This week’s eLearning Heroes Challenge was to build an interactive glossary. For this challenge, I decided to use a Spotify-inspired graphical treatment. This was fun for the demo, if not practical for an actual course. For the functionality, I wanted to build a glossary that has traditional browsing capabilities with the ability to search for what you want.
I knew building this kind of glossary would have a lot of components to it. As far as organization, I’d need to have clickable letters, then clickable words within that, then finally the definitions for each of those words. In addition, I wanted the search to be able to pull up specific definitions, rather than just taking the user to the relevant letter’s page. This would mean that I wouldn’t have to build separate systems for browsing vs. searching. I also wanted this to be on a single slide.
Building Browsing Functionality
Given all of that, this was the structure I decided on: a layer related to running a search and then layers for each letter of the alphabet that has glossary terms. The layers for letters would be set to hide all other slides when they appear, whereas the search layer would not.
For the term names and definitions, I decided to make them a single object by putting the definition in the Selected state. This would come in handy later when I built the search functionality.
Building the browsing functionality was pretty simple with that organization in mind. First, I created triggers that opened the letter layers when the corresponding letter was clicked on. Next, I added all of the term buttons on a layer to a button set so they’d be mutually exclusive. The built-in Selected state took care of displaying the definitions when the user clicks on individual terms.
Building Search Functionality
Next, I added in search functionality. In Storyline, you have to tell the program what to do for each search term. For a full alphabet, that means you’ll need A LOT of triggers. Whenever you’re making something like this that’s going to need a lot of triggers or layers, make one with full functionality, then duplicate it. Otherwise, the project build will take forever!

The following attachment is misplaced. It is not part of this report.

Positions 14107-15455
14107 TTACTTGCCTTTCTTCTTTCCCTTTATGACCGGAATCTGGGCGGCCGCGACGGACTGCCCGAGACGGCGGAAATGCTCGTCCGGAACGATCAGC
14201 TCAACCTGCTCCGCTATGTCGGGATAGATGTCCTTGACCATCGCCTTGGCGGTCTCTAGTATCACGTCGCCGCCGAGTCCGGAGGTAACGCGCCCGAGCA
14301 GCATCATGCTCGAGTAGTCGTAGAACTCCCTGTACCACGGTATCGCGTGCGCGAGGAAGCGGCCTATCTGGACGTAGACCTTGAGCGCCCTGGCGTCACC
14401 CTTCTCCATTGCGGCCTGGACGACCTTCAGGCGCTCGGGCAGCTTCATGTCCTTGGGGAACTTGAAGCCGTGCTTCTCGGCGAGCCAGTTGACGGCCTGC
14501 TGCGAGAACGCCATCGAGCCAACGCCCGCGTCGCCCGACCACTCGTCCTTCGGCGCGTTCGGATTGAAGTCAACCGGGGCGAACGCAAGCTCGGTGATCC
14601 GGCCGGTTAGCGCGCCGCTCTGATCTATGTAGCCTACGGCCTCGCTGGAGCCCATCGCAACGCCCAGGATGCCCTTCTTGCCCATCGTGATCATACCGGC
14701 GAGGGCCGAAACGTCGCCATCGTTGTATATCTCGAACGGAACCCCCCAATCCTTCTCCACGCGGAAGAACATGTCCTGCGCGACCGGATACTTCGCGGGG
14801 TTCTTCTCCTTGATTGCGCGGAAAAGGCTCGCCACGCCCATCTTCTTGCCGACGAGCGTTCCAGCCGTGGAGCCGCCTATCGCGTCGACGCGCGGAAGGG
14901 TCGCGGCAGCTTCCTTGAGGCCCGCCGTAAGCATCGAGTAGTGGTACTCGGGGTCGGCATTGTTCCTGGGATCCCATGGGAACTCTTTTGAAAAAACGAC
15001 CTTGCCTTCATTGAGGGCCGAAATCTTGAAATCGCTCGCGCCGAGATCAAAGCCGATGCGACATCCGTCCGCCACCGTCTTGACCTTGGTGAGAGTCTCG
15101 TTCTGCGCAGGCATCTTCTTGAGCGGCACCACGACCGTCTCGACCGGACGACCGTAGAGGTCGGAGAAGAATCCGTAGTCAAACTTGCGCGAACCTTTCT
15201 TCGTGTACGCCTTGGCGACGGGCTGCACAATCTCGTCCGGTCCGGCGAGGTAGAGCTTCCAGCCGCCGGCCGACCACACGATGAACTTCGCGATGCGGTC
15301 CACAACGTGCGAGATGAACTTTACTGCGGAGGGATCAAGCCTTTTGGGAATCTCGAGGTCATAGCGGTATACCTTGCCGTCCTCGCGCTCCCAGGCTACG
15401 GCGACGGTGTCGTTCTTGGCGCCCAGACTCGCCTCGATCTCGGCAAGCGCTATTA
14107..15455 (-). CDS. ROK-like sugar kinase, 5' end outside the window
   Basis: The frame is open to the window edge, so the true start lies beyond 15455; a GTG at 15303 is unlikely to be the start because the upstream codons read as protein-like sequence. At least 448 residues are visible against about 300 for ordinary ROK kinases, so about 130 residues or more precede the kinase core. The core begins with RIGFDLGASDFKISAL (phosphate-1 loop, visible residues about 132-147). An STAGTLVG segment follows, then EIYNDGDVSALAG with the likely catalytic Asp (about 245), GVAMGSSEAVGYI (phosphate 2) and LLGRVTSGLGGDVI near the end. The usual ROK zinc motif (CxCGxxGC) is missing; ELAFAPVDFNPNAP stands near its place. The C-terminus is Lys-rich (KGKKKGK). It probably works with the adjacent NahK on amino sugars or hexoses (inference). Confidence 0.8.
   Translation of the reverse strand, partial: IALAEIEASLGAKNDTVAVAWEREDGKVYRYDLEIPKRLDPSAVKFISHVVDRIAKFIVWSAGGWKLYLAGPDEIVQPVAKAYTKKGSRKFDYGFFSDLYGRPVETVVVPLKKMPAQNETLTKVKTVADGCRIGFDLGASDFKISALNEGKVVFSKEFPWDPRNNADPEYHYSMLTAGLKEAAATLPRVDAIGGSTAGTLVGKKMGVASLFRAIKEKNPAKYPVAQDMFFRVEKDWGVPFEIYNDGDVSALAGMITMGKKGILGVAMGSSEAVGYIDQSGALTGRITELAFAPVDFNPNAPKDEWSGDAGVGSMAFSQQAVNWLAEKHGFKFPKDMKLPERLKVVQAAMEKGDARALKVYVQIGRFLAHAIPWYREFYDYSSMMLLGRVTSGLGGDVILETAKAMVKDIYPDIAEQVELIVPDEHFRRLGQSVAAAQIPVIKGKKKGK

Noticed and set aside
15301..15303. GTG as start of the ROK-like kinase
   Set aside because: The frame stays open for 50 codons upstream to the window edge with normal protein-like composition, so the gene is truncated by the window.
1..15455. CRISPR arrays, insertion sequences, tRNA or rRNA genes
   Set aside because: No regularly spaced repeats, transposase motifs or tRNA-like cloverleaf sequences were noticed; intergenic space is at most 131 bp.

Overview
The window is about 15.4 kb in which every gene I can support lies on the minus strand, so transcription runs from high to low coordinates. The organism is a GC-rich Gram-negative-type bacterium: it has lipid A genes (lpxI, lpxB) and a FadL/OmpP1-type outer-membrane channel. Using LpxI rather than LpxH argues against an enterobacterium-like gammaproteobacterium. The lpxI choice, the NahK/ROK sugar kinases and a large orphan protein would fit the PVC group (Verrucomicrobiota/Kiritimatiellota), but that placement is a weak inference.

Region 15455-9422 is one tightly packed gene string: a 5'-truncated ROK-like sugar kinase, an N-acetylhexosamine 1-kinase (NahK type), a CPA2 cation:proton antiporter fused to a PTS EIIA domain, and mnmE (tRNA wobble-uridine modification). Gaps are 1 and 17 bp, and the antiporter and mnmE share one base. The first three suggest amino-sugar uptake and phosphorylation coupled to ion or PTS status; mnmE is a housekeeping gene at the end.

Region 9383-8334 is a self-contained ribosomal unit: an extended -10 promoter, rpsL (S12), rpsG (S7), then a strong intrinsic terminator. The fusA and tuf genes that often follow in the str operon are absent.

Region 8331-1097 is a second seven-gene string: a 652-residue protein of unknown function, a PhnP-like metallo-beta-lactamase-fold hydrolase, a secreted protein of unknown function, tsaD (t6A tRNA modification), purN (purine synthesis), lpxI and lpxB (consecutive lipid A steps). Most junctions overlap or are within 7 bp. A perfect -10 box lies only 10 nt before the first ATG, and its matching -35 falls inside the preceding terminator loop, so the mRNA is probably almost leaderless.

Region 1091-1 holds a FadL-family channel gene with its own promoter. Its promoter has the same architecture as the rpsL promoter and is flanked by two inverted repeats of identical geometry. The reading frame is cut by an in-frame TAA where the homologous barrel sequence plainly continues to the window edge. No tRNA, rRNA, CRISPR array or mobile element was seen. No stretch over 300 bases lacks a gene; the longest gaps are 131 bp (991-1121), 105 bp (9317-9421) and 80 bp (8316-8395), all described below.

I started by creating a search icon on the base layer of the slide, then a “searching” layer with the search field expanded. Besides the rounded rectangle of the search field, I added in a text entry box for the user to type in. This text entry would change a variable to the user’s input when the control lost focus (by pressing a key or clicking the magnifying glass icon to run a search).
Once the user’s search term is stored as a variable, you can execute the search using a trigger like this:
That will open the correct layer. Then, you can use a trigger on the letter layer like this to display the correct term:
Making It Even Better
So that’s the basic functionality taken care of. But now, we need to account for user behavior. When I Google something, I tend to type in my search term and press the Enter key. I don’t often use my mouse to hit the search button. To allow for that behavior in my glossary, I duplicated all of the Show Layer triggers based on search terms and modified the When condition:
Next, I needed to account for no search results. What happens when the user searches for a term that doesn’t exist in the glossary? I didn’t want nothing to happen, so I built a “No Results” object that’s defaulted to a Hidden state and overlaps the search field. I then created a trigger to set the search term variable to noresult if it wasn’t on the list of available search terms. When the user tries to run a search by clicking the search button or pressing enter, it would display the No Results object. That object will disappear and reset the search term when the user clicks on it.
Finally, I reset the search whenever the user clicked on a term in a letter layer. That way, they could search, browse, and go back to search without seeing their previous search term in the box.
See the glossary in action [iframe_loader type=’open_link_in_new_window’ href=’/wp-content/uploads/articulate_uploads/192-Interactive-Glossary/story.html’ link_text=’here.’]
If you’d like to use this for your own project, download the Storyline 360 .story file here.